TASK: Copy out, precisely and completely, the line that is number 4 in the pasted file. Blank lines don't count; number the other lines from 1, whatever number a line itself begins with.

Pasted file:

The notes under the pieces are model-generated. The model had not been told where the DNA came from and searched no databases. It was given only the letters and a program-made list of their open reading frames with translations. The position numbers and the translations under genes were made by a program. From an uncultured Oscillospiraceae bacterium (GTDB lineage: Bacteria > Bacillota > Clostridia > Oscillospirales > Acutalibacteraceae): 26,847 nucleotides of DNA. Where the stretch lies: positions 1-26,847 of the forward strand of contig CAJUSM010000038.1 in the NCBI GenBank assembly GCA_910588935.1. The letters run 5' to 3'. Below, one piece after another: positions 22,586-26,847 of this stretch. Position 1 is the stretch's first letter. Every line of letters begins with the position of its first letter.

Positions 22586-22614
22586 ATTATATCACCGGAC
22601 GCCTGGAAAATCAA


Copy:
22601 GCCTGGAAAATCAA